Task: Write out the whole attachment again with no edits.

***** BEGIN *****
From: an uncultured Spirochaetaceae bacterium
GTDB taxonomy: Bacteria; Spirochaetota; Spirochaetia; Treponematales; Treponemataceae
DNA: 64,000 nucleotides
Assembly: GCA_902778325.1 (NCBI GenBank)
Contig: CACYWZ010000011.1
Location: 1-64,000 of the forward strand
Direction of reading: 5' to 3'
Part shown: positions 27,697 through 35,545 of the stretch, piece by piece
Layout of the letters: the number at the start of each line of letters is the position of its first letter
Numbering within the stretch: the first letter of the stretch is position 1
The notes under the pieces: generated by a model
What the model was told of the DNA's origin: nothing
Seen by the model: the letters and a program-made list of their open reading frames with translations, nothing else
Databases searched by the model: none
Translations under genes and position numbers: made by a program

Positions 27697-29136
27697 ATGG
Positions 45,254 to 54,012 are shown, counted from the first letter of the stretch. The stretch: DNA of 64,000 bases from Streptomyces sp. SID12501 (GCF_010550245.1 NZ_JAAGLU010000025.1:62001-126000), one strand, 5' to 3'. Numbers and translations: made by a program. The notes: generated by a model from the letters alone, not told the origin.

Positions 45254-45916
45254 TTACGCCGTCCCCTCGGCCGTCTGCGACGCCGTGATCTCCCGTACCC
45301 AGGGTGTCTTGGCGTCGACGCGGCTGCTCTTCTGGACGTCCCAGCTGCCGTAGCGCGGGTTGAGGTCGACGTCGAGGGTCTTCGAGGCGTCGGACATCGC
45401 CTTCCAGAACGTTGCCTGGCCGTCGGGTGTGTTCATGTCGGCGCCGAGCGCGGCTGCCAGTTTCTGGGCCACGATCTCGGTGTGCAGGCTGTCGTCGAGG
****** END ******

From: an uncultured Spirochaetaceae bacterium
GTDB taxonomy: Bacteria; Spirochaetota; Spirochaetia; Treponematales; Treponemataceae
DNA: 64,000 nucleotides
Assembly: GCA_902778325.1 (NCBI GenBank)
Contig: CACYWZ010000011.1
Location: 1-64,000 of the forward strand
Direction of reading: 5' to 3'
Part shown: positions 27,697 through 35,545 of the stretch, piece by piece
Layout of the letters: the number at the start of each line of letters is the position of its first letter
Numbering within the stretch: the first letter of the stretch is position 1
The notes under the pieces: generated by a model
What the model was told of the DNA's origin: nothing
Seen by the model: the letters and a program-made list of their open reading frames with translations, nothing else
Databases searched by the model: none
Translations under genes and position numbers: made by a program

Positions 27697-29136
27697 ATGG
Positions 45,254 to 54,012 are shown, counted from the first letter of the stretch. The stretch: DNA of 64,000 bases from Streptomyces sp. SID12501 (GCF_010550245.1 NZ_JAAGLU010000025.1:62001-126000), one strand, 5' to 3'. Numbers and translations: made by a program. The notes: generated by a model from the letters alone, not told the origin.

Positions 45254-45916
45254 TTACGCCGTCCCCTCGGCCGTCTGCGACGCCGTGATCTCCCGTACCC
45301 AGGGTGTCTTGGCGTCGACGCGGCTGCTCTTCTGGACGTCCCAGCTGCCGTAGCGCGGGTTGAGGTCGACGTCGAGGGTCTTCGAGGCGTCGGACATCGC
45401 CTTCCAGAACGTTGCCTGGCCGTCGGGTGTGTTCATGTCGGCGCCGAGCGCGGCTGCCAGTTTCTGGGCCACGATCTCGGTGTGCAGGCTGTCGTCGAGG